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'Baru Cormorant' Will Catch You Unawares

Sunday, September 27, 2015

This book is a tar pit, and I mean that as a compliment.

To read The Traitor Baru Cormorant is to sink inexorably into a book that should not be anywhere near as absorbing as it is — to realize that the white-knuckled grip with which you hold it ...

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'Step Aside, Pops' Lampoons History With Humor And Wit

Friday, September 18, 2015

Reviewing books of humor is a tricky business; whether a joke succeeds or fails is a profoundly individual matter, about as straightforward to analyze as a sneeze. For instance, for no reason either of us can entirely explain, my husband's favourite panel from a Kate Beaton comic is one of ...

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Cities Of Bone And Flights Of Fancy In 'Updraft'

Thursday, September 10, 2015

As a regular reader of fantasy fiction, I get used to seeing genre conventions established, repeated, played with and turned on their head — but regardless of how they're treated the conventions are always there, a low drone behind whatever music an author's making. A dragon contains a piece of ...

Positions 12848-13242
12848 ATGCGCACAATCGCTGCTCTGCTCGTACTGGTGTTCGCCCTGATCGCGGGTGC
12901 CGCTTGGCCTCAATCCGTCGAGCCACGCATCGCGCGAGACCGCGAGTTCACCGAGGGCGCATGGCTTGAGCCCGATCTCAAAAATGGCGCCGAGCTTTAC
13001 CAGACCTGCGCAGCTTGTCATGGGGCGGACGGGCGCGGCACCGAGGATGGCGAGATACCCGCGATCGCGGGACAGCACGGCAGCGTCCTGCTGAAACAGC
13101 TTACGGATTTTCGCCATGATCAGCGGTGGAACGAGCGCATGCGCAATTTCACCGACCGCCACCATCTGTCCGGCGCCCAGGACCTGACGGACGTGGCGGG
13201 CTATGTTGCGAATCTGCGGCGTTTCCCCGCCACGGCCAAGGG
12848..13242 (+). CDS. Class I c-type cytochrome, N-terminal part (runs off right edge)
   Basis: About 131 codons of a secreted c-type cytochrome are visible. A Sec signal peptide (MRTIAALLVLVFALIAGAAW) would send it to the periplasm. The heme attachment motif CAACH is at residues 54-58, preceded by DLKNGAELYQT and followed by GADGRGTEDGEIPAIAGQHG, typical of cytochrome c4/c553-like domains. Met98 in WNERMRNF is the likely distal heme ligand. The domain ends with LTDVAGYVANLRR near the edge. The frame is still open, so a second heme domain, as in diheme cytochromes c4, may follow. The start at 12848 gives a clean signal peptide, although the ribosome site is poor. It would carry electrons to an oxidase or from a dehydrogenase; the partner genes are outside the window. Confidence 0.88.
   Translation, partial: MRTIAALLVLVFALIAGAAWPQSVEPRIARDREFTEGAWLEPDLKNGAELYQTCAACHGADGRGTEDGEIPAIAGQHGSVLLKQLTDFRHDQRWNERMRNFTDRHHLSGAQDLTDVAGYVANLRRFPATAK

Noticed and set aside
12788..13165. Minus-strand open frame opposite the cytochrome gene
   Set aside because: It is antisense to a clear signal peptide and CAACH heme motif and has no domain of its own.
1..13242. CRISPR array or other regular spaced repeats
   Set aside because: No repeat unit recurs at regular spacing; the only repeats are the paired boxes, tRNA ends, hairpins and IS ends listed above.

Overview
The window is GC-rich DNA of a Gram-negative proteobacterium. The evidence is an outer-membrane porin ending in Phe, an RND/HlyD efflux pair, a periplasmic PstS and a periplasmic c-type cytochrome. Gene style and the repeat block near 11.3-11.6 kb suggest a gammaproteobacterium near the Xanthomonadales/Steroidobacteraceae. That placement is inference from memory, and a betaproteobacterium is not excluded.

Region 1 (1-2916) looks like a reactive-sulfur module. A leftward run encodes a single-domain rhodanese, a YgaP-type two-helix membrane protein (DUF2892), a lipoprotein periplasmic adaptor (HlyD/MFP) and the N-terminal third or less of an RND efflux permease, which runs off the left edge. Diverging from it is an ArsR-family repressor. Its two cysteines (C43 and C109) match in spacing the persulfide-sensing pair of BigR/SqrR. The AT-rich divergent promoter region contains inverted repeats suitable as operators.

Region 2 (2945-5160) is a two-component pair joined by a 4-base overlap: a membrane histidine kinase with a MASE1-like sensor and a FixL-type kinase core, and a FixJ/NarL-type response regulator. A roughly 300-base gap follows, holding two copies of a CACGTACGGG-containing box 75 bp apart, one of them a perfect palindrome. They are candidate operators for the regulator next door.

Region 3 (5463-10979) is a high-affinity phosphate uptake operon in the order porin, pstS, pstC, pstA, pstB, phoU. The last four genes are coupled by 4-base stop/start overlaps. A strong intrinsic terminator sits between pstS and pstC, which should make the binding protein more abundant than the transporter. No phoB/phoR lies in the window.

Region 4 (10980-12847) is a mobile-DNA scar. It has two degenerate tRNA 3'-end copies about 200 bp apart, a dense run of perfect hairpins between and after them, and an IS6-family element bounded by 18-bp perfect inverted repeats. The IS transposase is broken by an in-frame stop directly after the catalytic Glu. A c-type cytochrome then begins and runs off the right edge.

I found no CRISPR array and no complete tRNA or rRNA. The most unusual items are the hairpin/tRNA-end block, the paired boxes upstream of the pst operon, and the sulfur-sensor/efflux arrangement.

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'Sorcerer' Is A Delightful Romp With Deep, Solid Roots

Thursday, September 03, 2015

There are several ways in which Zen Cho's Sorcerer to the Crown invites comparison with Susanna Clarke's best-selling, BBC-adapted Jonathan Strange and Mr Norrell: It features squabbling English magicians, a Regency setting and a mysterious decline in English magic attributed at least in part to difficult relations with capricious fairies. ...